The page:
Chapter

Robert H. Wurtz

Larry R. Squire

in The History of Neuroscience in Autobiography

Seventh edition

Published in print September 2011 | ISBN: 9780195396133
Published online January 2012 | e-ISBN: 9780199918409 | DOI: http://dx.doi.org/10.1093/acprof:oso/9780195396133.003.0016
Robert H. Wurtz

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Robert Wurtz developed methods for studying the visual system in awake behaving monkeys, a technique now widely used for the study of higher brain functions. He has pioneered the use of this technique to explore the neuronal basis of active vision, the integration of the visual, oculomotor, and cognitive functions underlying visual perception. He has done so in collaboration with a series of postdoctoral fellows, many of whom have gone on to become leaders in the field of systems neuroscience. His discoveries with these collaborators include establishing the functional organization of the primate superior colliculus, its role in generating saccadic eye movements, and its contribution to higher functions including visual attention; the identification of a brain circuit for a corollary discharge of eye movements and the possible contribution of this corollary to stable visual perception; the circuit connecting the basal ganglia to the superior colliculus and the nature of its inhibitory action; the contribution of cortical visual motion processing to perception, pursuit eye movements, and the registration of large field optic flow. He was founding Chief of the Laboratory of Sensorimotor Research in the National Eye Institute of the NIH.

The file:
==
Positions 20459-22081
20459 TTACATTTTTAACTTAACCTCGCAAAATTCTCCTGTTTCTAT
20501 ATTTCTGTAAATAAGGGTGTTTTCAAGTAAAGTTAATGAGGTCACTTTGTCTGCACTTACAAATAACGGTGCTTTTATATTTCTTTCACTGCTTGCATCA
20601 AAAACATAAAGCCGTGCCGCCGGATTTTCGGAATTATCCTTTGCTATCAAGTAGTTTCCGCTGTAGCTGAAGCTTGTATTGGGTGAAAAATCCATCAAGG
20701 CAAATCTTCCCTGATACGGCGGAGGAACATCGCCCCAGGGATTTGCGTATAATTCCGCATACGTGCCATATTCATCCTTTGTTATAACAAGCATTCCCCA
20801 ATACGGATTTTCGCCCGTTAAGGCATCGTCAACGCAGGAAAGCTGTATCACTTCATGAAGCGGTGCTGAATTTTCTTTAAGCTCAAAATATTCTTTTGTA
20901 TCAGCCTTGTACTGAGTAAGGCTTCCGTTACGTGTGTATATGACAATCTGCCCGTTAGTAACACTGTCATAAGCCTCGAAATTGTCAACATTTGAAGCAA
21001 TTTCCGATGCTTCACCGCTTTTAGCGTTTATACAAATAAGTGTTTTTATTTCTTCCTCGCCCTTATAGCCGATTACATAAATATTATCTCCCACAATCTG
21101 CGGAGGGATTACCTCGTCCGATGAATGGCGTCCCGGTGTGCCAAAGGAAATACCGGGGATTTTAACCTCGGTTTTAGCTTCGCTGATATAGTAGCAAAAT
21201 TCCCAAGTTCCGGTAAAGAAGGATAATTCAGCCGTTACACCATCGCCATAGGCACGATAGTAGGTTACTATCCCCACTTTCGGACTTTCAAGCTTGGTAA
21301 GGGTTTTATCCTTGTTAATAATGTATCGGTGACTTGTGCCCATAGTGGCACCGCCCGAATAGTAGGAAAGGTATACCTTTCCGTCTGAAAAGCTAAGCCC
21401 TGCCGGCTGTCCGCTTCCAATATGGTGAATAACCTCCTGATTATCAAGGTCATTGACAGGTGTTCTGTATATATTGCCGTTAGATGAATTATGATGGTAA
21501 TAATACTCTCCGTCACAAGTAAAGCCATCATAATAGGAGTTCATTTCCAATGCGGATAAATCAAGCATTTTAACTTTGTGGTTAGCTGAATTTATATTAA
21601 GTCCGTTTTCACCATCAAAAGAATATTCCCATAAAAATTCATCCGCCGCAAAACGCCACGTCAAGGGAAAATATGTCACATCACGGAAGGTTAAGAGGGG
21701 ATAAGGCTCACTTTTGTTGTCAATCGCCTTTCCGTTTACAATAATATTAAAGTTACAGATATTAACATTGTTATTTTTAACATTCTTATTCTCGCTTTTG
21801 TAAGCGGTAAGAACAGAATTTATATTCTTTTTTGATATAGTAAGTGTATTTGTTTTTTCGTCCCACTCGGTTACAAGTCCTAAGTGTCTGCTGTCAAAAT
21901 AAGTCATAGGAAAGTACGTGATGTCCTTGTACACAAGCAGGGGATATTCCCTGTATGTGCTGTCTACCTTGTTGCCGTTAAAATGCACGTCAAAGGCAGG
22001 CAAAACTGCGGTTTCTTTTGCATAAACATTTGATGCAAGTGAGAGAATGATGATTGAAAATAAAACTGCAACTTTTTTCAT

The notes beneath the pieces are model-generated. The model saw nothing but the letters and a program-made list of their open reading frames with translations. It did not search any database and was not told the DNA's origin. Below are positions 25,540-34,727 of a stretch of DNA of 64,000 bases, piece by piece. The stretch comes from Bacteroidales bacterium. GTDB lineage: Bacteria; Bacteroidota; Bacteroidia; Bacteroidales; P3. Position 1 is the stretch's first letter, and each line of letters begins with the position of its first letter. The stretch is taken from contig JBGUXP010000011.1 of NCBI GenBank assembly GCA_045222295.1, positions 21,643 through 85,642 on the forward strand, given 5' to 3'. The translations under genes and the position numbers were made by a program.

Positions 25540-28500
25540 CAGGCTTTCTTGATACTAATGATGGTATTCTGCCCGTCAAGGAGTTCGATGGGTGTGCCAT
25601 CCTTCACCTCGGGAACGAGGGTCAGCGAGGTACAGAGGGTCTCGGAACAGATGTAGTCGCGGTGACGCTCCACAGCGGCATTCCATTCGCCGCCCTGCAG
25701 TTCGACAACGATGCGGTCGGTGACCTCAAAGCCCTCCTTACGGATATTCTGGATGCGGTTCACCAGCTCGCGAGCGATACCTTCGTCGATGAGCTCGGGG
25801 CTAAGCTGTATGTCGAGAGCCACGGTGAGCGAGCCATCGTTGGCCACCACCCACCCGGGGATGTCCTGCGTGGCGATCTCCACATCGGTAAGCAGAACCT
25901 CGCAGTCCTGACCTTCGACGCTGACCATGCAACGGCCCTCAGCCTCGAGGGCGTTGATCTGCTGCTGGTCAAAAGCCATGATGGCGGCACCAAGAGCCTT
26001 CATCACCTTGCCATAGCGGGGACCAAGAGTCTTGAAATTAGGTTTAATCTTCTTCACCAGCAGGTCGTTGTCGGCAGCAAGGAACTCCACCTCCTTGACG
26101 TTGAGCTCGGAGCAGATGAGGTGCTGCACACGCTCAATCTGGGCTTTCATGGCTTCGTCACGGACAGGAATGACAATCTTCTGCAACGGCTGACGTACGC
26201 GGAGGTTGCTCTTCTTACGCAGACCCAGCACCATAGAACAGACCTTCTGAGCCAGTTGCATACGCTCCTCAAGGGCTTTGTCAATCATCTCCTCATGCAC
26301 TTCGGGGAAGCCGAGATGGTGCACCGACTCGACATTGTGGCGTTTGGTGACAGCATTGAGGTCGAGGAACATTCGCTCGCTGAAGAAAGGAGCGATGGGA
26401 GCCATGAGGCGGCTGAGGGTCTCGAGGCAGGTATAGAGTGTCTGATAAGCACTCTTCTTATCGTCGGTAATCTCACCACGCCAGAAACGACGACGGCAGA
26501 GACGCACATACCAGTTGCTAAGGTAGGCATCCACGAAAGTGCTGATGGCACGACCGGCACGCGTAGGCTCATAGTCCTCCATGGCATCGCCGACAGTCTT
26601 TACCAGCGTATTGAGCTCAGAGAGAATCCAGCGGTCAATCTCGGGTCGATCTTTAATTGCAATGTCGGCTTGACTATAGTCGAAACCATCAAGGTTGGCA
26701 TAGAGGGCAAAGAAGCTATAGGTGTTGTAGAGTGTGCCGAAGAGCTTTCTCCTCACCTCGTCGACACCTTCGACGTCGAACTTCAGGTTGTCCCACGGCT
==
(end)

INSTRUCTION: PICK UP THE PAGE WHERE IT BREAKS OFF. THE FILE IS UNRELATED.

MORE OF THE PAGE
Keywords: monkeys; oculomotor; visual perception; superior colliculus; eye movements

Chapter.  24034 words.  Illustrated.

Subjects: Neuroscience

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